Winston-Salem Fights Over “Sanctuary” Status
The City of Winston-Salem, North Carolina, might soon become a “sanctuary” for illegal immigrants.
Councilman Dan Besse announced a proposal to declare Winston-Salem a “welcoming city” last February. While the proposal does not include the word “sanctuary,” Councilman Robert Clark knows that it aims to create a sanctuary city without the title.
Besse avoided the “sanctuary” moniker on purpose. North Carolina state law prohibits cities from declaring themselves sanctuaries. Clark sees right through this, and fears that if the law passes, Winston-Salem might no longer receive state funding.
“There is no definition of sanctuary city,” according to Clark. “There is a lot of noise at the federal level. I would suggest we do nothing, no resolution, no documents, nothing.” Councilman Clark fears federal retaliation. However, the city has more to worry about than a potential loss of funding.
A State Against Sanctuary Cities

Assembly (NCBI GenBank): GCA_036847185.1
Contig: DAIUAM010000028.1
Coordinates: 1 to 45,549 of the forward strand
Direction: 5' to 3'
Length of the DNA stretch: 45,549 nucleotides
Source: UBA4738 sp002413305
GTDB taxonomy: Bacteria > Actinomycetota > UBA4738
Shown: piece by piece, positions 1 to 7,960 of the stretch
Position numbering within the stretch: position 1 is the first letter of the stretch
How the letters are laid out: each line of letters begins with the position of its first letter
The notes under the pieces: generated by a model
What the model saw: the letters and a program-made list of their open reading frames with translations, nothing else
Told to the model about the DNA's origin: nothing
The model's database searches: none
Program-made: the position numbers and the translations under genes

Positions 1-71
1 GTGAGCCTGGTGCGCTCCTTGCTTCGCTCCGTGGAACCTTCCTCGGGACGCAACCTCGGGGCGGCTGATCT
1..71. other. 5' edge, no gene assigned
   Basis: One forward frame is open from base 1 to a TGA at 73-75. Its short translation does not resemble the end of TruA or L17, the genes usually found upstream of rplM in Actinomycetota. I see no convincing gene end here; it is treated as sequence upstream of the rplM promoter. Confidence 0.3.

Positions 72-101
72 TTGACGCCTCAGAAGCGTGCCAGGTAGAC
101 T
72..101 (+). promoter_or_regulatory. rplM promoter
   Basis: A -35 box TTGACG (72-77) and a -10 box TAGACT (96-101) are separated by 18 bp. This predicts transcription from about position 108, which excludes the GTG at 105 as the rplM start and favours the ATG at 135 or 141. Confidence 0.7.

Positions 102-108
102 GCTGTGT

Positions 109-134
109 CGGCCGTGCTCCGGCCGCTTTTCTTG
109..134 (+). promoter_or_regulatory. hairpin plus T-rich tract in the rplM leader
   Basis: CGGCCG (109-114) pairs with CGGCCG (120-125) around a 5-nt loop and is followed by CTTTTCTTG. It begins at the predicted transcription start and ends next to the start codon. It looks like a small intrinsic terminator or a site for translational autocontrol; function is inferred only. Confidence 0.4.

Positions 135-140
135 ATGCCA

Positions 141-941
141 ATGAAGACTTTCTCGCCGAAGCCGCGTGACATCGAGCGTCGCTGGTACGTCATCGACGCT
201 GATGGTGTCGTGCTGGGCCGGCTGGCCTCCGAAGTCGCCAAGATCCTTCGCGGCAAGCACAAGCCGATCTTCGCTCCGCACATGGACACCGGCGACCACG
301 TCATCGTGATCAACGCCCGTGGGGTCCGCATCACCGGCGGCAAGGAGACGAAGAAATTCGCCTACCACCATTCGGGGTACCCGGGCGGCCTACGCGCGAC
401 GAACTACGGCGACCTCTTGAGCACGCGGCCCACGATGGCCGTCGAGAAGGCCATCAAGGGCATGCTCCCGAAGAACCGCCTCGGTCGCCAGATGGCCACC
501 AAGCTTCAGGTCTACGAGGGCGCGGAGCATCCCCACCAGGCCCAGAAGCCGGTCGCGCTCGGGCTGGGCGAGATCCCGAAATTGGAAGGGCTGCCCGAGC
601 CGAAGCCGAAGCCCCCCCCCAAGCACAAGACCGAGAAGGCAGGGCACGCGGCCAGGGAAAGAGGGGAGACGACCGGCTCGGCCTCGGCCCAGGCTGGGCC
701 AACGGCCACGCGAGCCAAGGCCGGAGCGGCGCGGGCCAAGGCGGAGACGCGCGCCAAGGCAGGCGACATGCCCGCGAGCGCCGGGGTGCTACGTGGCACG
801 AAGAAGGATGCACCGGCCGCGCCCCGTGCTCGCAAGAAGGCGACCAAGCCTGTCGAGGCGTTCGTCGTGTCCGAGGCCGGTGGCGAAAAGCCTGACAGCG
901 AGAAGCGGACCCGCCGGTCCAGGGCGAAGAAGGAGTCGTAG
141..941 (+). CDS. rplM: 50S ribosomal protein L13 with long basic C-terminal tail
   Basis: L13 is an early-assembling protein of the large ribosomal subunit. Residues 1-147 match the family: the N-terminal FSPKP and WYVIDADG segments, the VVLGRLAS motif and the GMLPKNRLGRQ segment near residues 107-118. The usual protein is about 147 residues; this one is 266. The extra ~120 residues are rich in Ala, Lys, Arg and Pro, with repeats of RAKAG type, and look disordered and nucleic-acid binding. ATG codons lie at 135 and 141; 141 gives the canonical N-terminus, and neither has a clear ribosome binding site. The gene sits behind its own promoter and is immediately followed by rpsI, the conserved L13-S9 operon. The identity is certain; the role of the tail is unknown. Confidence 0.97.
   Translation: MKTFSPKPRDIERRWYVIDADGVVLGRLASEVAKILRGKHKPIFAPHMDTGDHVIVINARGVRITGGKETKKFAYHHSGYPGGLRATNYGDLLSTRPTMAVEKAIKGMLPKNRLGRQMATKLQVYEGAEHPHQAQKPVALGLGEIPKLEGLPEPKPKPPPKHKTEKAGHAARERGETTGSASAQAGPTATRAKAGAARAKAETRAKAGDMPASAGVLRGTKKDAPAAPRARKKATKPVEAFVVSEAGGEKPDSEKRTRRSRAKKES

North Carolina’s General Assembly passed a resolution in 2015 barring any county or municipality from limiting local law enforcement’s ability to assist federal immigration officials. State senators are even considering a bill that would financially penalize cities providing a “sanctuary status.”
Despite the General Assembly repeatedly rejecting, the Winston-Salem City Council continues to push forward the reckless policy. On March 21st, general government committee of city council voted 3-1 in favor of the proposal. The lone vote against the proposal came from Councilman Clark – who also happens to be the council’s only Republican.
Potential Opposition from Democrats
The proposal is expected to encounter additional resistance when it reaches a vote in front of the entire council. Jeff MacIntosh, a Democratic councilman who represents the Northwest Ward of Winston-Salem, is suggesting he will vote against the resolution. Similar to Clark, MacIntosh is framing his vote around avoiding a political confrontation with North Carolina’s Republican-controlled General Assembly.
“We’re having this discussion because of several decades of inaction at the federal level about immigration policy,” MacIntosh stated. While his personal beliefs align with the proposal, MacIntosh opposes it because he believes Winston-Salem will suffer economic penalties if the bill passes.
To Clark and MacIntosh’s credit, both representatives appear to be deciding their vote on the basis of their constituent’s needs, instead of personal beliefs. To avoid having conflicting policies with the N.C. General Assembly, residents must continue to voice opposition towards the sanctuary policies.